Thursday, April 20, 2006
It’s 11pm on a school night, and coeds from nearby CSU Monterey Bay are packed into the Lava Lounge, a small rock club located inside downtown Monterey’s sprawling Club Octane, to see the alternative rock band Slices of Home. The trio onstage yells, “One, two, ready, go!” and starts to play some atmospheric guitar music that gives way to heavy riffing. Circling through the crowd, a few members of Monterey’s heavy metal scene pump their fists in approval of the song’s harder moments.
A few songs later, the band’s afroed bassist, Mason Rothschild, announces the mostly instrumental group’s next number. “This is our funky drinking song,” he says to the rowdy crowd. “It’s called ‘Frunk.’”
As Rothschild sticks his tongue out and the stoic guitarist Joseph McCarthy’s guitar solos flower above the band’s driving rhythm section, three college-aged guys jump up on a couch to get a better view of the proceedings in the crowded club. Meanwhile, Lava Lounge manager Paul Hastey headbangs along to the music as he serves drinks from behind the bar.
It’s the sort of scene that people like local music enthusiast Steve Vagnini, manager of longtime local acts like Red Beans and Rice and John “Broadway” Tucker, had been imagining for years. Vagnini says that when he heard that a university was moving onto the abandoned Fort Ord, he knew the school’s student body would eventually contribute to Monterey County’s music community. “I knew it would take some time,” he says, “but I knew it would help to create an original music scene.”
Now, music major Sara Bailey is hoping to introduce CSUMB’s music scene to her fellow students and other Monterey County residents with the release of a second compilation album featuring a wide range of the school’s musical talent. She hopes that the CD, titled Out of Order, will further integrate the college’s musicians into the larger music community.
“We really want to reach out to the community this time,” she says.
Last year, Bailey spearheaded the release of CSUMB’s first compilation CD, Unexploded Ordinance. The release, funded by the college’s student government, featured a wide range of school bands, from the hyperactive rock of The Nancy Boys to Mica Winsett and Luis Salazar’s acoustic instrumental “Going Barefoot.”
Like Unexploded Ordinance, Out of Order proves that the one common trait between all of the compilation’s artists is that they have little in common. This year’s release includes everything from haunting industrial music accompanied by demonic vocals (Social Construct’s “Follow Your Leader”) to an original neo-classical solo piano composition (Catherine Gianopoulos’ “Untitled”). “The CSUMB music scene is diverse,” Bailey says. “That’s the only way to describe it.”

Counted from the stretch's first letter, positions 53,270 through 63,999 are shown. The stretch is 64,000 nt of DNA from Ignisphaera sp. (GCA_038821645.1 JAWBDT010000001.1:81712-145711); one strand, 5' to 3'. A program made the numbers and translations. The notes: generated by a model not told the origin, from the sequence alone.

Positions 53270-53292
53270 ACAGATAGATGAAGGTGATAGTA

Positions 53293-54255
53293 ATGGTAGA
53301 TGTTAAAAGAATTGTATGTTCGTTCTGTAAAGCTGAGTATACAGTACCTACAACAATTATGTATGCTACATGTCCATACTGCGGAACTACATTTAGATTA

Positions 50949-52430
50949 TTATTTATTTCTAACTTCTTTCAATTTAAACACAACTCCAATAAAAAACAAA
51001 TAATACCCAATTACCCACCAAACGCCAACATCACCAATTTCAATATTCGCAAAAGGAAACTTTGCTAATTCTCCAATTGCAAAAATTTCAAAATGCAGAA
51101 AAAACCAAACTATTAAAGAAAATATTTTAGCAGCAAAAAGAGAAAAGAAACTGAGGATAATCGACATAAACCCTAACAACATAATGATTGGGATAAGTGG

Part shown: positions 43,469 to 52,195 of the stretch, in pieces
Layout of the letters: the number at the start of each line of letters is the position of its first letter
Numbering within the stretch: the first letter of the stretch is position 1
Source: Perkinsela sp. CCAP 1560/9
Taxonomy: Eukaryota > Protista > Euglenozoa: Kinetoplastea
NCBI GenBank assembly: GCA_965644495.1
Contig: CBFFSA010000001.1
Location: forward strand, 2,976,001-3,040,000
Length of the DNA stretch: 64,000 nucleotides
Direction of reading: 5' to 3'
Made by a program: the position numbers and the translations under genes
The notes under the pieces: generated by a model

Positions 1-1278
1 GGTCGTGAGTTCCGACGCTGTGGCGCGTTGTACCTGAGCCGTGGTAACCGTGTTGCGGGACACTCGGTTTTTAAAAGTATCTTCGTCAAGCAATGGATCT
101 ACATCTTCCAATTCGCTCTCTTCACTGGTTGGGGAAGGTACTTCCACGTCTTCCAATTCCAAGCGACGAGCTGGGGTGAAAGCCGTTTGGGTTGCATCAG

Joining the mostly CSUMB musicians on Out of Order are a few acts only tangentially related to the college. A. Lee, a smooth female hip-hop artist whose song “An Artyst’s Angst” is on the CD, apparently has attended a few classes at CSUMB but is currently a student at MPC. Meanwhile, long-running local reggae phenomena Jonah and the Whalewatchers made the cut, because their trumpet player/keyboardist/vocalist Bill Steacy is an audiovisual assistant at the school.
Bailey says she and a crew, which included Matt Bollwinkel as primary engineer and Music Technology Professor Paul Contos as executive engineer, spent eight months working on the 20-song Out of Order. She sees Out of Order as a marked improvement over last year’s Unexploded Ordinance. “It sounds so much better,” she says.
Fired up about all the musical talent she discovered while creating the CD, Bailey has decided to create her own record label highlighting CSUMB acts and other regional artists as her Capstone project, which is CSUMB’s version of a thesis. The label, which has been named Fog Box Records, already has a staff of nine and hopes to sign between five and 10 acts. They also intend to promote one special artist, who has not been chosen yet, by creating merchandise, booking shows, recording a full-length CD and throwing a CD release party for the lucky signee.
Bailey is hoping that the release of Out of Order and the
creation of Fog Box Records will help put CSUMB on the map.
“At one point, Monterey might be known for its music scene
rather than just as a tourist destination,” she
THE OUT OF ORDER CD RELEASE PARTY will take place at CSUMB’s Black Box Cabaret, at the corner of 3rd and 4th Streets on CSUMB, Thursday, April 20 from 8pm to midnight. Slices of Home, Ryan Bisio, A. Lee, The Super Pineapples, Social Construct and Brea are all scheduled to perform. A thousand free copies of the CD will be given away at the event or can be attained by contacting Sara Bailey at firstname.lastname@example.org.